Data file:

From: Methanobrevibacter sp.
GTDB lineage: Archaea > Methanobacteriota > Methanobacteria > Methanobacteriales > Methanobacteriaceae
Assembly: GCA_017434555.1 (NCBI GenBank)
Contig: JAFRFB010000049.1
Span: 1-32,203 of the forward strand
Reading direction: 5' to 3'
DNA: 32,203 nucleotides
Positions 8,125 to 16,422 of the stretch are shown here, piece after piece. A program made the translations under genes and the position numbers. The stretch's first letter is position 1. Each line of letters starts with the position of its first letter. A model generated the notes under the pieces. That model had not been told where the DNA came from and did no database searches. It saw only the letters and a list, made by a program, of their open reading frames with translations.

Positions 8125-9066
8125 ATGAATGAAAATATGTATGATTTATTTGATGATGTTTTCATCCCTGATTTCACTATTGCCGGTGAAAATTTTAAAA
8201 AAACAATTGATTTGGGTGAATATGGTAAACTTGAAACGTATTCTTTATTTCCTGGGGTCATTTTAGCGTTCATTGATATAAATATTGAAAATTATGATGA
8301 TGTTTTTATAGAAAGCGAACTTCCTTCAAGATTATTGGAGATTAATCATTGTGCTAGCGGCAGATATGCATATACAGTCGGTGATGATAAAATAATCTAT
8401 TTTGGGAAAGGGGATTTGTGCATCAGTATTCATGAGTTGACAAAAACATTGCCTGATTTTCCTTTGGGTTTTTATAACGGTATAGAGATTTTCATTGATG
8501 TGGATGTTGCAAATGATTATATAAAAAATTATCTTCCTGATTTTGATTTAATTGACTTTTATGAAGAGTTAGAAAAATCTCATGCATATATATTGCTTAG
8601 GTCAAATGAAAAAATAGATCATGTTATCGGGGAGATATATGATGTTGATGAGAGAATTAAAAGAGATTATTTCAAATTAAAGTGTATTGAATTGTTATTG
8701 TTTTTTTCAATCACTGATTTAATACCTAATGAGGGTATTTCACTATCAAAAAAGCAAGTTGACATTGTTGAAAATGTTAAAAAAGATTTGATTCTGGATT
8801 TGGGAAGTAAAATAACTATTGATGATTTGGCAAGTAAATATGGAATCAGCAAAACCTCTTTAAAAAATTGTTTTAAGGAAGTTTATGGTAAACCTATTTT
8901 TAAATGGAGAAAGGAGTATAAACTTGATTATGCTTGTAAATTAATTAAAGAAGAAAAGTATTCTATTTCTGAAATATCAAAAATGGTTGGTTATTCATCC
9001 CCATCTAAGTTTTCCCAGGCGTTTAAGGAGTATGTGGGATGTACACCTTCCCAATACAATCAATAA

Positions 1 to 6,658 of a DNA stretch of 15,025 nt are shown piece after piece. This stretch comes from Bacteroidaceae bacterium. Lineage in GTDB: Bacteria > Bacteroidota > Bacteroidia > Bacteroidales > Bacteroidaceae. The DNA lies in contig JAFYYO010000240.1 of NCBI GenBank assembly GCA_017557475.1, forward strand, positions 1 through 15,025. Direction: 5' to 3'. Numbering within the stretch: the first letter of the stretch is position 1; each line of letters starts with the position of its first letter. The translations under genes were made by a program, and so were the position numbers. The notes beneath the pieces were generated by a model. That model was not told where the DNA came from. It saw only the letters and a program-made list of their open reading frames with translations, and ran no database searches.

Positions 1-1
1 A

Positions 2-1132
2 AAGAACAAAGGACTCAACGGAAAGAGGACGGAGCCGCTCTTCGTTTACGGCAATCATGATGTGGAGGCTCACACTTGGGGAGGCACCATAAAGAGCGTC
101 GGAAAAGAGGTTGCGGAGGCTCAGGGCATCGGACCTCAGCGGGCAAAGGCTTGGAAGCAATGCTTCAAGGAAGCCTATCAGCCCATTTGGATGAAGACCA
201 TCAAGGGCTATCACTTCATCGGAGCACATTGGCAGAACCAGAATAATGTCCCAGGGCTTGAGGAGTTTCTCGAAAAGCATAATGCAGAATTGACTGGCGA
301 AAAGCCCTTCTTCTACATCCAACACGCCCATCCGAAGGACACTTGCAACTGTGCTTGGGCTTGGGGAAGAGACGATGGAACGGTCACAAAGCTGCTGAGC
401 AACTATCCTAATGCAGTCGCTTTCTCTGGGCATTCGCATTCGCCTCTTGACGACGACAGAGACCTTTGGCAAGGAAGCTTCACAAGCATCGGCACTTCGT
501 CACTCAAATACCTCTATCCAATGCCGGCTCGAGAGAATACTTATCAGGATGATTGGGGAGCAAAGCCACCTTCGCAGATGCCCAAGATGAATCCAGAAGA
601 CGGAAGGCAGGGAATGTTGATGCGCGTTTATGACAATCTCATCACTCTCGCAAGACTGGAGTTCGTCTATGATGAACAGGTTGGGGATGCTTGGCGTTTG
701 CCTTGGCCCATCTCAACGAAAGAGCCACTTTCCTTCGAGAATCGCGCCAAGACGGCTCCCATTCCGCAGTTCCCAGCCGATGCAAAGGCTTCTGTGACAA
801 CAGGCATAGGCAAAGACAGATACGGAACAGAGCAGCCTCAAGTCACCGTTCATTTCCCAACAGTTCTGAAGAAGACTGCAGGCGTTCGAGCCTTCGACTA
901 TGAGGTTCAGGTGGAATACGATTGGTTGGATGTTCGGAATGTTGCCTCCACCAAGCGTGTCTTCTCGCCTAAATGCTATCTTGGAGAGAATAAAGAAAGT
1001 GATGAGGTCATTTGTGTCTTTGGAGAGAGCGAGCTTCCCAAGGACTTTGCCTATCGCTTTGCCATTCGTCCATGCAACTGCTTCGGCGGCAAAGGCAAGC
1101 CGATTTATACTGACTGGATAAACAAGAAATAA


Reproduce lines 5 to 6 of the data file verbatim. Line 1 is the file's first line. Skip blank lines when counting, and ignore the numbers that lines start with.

Span: 1-32,203 of the forward strand
Reading direction: 5' to 3'